Health and Finances ~ I don’t know about you, but during the winter months I tend to put such things on the back burner. I have experienced the relief of being on top of my game in these areas, and I’m not going to wait until spring to feel that way again.

Digital Footprint ~ Newton and Thoreau didn’t have to worry about this one, but it’s a struggle for me. Photographs, emails, documents, passwords, downloads and “the cloud” hang over my head. I hope to take control of my technology, before it changes and this old dog has to learn more new tricks.

Activities and Pursuits ~ Just as we have limited space in our cupboards, we have limited space in our days. I’m letting go of vague dreams to travel the world or become a gourmet cook who is fluent in French, but I am fully committed to a small number of true passions.

Thoughts and Emotions ~ Sometimes intangible baggage prevents us from simplifying. Just like physical clutter, we have to let go of the stuff in our head and heart that keeps us from living our best life.

I hope you will join me in answering Thoreau’s call to simplify, simplify! If we get stuck, winter’s inspiration is right outside the window in the clarity of a shaft of sunlight, the peace of dormant fields, the freedom of geese in flight, and the beauty of a snowflake.

 

 

 

 

 

 

 

 

Starting the Year on the Right Foot

When I signed us up for the First Day Hike, it sounded like an exhilarating way to begin the new year in the peace and quiet of Brown County State Park, but the experience proved to be more challenging and eye-opening than expected.

When Mike and I reached the trailhead where the New Year’s Day trek began, we were surprised to be joined by more than 200 hikers. There were loud hikers. Pushy hikers. Slow hikers. Hikers on cell phones. Hikers with unruly yapping dogs and children. So many children.

I looked at my husband like a deer in the headlights. “This might be the hardest two-mile hike I’ve ever been on,” I whispered unnecessarily, as he knew exactly what I was thinking. We almost bailed on the First Day Hike before it even began, but I felt it might be a test, not of my endurance, but of my tolerance.

I used to have a wealth of patience. When I was a teacher and mom to young children, patience was my superpower. For more than 25 years, I willingly trapped myself in a small square room with more than a hundred middle schoolers a day. Although I’ve always enjoyed time alone, I loved interacting with students, co-workers, neighbors, family, friends, and even strangers.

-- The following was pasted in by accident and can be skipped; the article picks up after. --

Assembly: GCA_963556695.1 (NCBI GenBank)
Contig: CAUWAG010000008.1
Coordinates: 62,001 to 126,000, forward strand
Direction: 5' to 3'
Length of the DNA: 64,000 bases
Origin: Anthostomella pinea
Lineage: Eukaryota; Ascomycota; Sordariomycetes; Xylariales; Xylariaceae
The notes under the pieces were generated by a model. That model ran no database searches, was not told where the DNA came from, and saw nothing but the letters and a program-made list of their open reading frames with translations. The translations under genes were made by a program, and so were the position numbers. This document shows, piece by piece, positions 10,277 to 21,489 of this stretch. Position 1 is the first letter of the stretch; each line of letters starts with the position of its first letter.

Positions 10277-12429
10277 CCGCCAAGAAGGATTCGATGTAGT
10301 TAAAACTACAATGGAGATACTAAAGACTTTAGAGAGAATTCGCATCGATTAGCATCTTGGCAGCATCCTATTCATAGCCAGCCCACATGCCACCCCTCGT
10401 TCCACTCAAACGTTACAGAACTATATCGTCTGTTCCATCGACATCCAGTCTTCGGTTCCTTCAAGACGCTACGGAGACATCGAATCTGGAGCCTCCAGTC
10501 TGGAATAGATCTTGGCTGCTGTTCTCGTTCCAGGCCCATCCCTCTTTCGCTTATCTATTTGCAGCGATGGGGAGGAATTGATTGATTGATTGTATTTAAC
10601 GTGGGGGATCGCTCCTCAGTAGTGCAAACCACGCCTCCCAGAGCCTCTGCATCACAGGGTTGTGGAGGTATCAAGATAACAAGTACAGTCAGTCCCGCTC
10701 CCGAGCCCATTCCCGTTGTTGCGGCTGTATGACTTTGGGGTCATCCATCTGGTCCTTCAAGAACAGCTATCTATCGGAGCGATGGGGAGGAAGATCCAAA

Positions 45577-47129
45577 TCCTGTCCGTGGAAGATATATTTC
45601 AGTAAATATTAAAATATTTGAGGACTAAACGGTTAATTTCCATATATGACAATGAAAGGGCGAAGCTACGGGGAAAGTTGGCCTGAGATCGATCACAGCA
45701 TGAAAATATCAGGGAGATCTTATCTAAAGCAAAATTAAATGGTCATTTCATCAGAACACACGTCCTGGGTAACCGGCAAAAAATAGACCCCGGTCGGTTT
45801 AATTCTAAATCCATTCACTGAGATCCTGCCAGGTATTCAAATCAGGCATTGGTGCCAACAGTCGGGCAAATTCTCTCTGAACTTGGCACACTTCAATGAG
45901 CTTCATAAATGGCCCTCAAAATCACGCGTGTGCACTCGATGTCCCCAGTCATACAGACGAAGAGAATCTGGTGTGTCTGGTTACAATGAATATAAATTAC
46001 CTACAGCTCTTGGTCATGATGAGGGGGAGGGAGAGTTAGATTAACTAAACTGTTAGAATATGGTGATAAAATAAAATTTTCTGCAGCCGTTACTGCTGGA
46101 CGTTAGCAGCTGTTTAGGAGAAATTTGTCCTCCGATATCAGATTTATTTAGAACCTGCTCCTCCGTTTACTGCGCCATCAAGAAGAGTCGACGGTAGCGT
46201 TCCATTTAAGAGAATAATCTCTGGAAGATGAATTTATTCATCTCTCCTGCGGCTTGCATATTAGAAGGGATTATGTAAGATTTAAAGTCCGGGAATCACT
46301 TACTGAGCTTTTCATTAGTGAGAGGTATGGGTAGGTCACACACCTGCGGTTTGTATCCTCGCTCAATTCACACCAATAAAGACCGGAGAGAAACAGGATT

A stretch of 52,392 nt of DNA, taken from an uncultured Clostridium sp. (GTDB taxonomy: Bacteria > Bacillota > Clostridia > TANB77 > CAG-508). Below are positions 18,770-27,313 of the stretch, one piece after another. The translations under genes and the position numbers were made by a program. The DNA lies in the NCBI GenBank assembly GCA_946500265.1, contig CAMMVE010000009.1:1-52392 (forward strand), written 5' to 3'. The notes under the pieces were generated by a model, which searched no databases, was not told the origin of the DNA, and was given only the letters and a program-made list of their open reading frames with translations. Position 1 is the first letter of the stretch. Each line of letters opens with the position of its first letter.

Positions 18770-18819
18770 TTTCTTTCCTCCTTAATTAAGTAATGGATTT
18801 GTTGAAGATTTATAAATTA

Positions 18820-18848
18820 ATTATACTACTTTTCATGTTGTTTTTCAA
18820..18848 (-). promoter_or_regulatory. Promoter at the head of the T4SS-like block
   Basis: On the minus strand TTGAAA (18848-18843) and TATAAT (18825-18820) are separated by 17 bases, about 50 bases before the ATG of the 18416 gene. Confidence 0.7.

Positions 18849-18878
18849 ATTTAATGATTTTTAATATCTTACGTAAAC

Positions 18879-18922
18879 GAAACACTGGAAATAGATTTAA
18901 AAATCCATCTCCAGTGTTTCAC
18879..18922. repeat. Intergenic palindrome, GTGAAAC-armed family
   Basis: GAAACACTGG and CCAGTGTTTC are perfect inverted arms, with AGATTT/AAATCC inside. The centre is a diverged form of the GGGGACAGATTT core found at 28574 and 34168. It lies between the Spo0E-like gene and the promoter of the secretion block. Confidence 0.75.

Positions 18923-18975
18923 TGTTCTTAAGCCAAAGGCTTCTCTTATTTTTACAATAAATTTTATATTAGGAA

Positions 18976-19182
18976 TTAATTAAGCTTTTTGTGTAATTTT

Now I’m retired and live in the boonies. I go days without talking to anyone save my easy-going husband and the forest critters. If not for the necessary task of grocery shopping, I would happily remain in the woods like a hermit. I’ve admittedly become a tad intolerant of my fellow man.

We fell into line with the army of hikers who snaked single-file through the hills of Brown County at a steady comfortable pace. I noticed how nature worked its magic to cast a spell of courtesy and civility over the group. While navigating the rugged trail covered in wet leaves and squishy mud, we chatted quietly, as hikers often do, about the weather, foliage and fauna, wildlife, and other favorite hiking spots.

I talked at length with a loquacious teenage boy whose mother seemed to welcome the break. I discovered one of the hikers was from the same small Illinois town as my dad. I petted a cute scruffy dog whose owner had come to the event alone with her rescued pup.

Our First Day Hike was over before we knew it. We said goodbye to our new friends and wished each other a happy new year. Hiking is often a chance for solitude in the great outdoors, but our walk in the woods with 200 other nature-lovers gave me a feeling of community and comradery I didn’t realize was missing from my life.

My new year got off on the right foot with a burst of energy, an appreciation for nature, and most surprisingly, a reminder to have a gracious and open heart towards all of the people I meet on my path along the way.